Life began very soon after the Earth was formed according to current understanding. Within 500 Million years of it's formation, the Earth was infested with living things. As the Earth changed over time, things that could not adapt to changing conditions died out, and things that could adapted and bore progeny.
When man arose new capabilities arose with him. We took tool use to a whole new level, and used the scientific method to create a body of knowledge others could learn instead of having to invest in experiment to acquire. Today we have proven able to adapt to every potential habitat for living things on Earth, at least on a temporary basis, by using tools to create human habitable spaces in the deepest ocean trench and the most frigid polar wasteland - and even off world.
Around ~7 Billion of us live today, a significant percentage of biomass on the planet, and we have developed means of domesticating or preying on most of the ecosystems profitable for the purpose. We alone, of the perhaps dozens of species of hominid that arose, survive today. Our species features eusociality, unique amongst hominids, and rare in species.
Combined with our technological abilities, eusociality is particularly empowering. While we number today in the billions, other hominids never approached such populations. Estimations of Neanderthal populations range in the tens of thousands of individuals, which is all the explanation necessary for their disappearance soon after we began entering their habitat.
Neanderthals weren't eusocial. It is unlikely they coordinated their lives anything like what we do. War probably didn't happen between Neanderthal villages or groups, and war is practically a defining characteristic of H. sapiens. The domestication of various species that we have long undertaken is another defining characteristic of our species, and it is also something we have done to ourselves.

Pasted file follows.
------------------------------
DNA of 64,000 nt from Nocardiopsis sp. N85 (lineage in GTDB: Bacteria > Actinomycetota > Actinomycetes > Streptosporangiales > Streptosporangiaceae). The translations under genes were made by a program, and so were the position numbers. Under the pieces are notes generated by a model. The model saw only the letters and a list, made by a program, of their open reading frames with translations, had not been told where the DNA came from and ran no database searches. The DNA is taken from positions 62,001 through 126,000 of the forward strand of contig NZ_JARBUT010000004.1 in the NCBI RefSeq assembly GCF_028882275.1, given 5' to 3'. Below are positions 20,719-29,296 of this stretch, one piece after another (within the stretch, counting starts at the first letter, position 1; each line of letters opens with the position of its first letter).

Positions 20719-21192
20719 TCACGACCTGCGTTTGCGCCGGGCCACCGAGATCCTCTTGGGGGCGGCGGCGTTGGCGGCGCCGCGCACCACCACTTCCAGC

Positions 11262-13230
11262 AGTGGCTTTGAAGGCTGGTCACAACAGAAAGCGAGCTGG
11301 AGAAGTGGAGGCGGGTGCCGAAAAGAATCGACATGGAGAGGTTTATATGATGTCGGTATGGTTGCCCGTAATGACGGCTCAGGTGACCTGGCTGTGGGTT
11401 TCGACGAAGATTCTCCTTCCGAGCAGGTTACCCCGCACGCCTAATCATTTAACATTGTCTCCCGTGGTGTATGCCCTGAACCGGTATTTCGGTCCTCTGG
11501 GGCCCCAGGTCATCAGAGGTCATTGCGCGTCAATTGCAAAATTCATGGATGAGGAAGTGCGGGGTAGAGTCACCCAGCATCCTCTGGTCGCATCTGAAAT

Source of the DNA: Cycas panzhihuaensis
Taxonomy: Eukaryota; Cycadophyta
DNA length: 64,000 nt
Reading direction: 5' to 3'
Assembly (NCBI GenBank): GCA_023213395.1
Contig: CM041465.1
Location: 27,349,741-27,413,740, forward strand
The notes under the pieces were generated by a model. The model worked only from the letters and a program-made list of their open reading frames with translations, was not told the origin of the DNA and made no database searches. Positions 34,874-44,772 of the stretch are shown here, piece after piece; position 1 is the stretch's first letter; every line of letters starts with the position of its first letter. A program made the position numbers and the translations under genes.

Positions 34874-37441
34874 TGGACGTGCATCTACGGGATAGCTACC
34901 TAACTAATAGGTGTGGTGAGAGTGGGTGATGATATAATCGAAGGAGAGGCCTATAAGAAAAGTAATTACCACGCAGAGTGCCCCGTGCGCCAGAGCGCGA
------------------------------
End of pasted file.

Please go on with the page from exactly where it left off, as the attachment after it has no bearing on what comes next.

It is the nature of eusociality that the individuals of the species serve the species, and we see that men no less than chickens or horses are actually domesticated. But we are a diverse species. In fact most of us not in Africa are hybrids of H. sapiens and either H. neanderthanlensis or H. denisova.
We are like domesticated dogs that have interbred with wolves, like domesticated horses that have been bred by Mustang stallions. Neanderthals were not domesticated, were probably barely social, and genetic studies reveal how this affected their evolution with both inbreeding and broad diversity between widely separated populations.
Archaeologists claim that technology advanced but slowly for tens and hundreds of thousands, even millions of years. When some wild hominid savant, driven by need and lacking the power of the horde, made some leap in technology, the lack of society prevented adoption of that novelty by others. H. sapiens was not particularly innovative, simply organized into large non-family groups. This membership in a horde actually suppresses novelty, which disrupts the horde. Not until hybridization occurred did both individual inventiveness and a society capable of multiplying novel development occur together and the true advance of technology begin.
As a result, not all of us today are as domesticated as most of us. Some of we hybrids tend more to be Mustangs than draft animals. We chafe at the bit. We leap the fences and escape corrals, depriving our masters of harvesting our production. This is a good thing for civilization, though the shepherds rage.
It is that impulse to escape the obedient herd that causes us to explore, to invent, to create improvements. Were we all completely domestic animals, there would be no potential for technological advance. Like ants or wasps, we'd merely prey and compete with our neighbors, developmentally static, just filling our ecological niche.
It is our Mustangs that provide our true purpose: to continue to improve technology so that life can transcend Earth.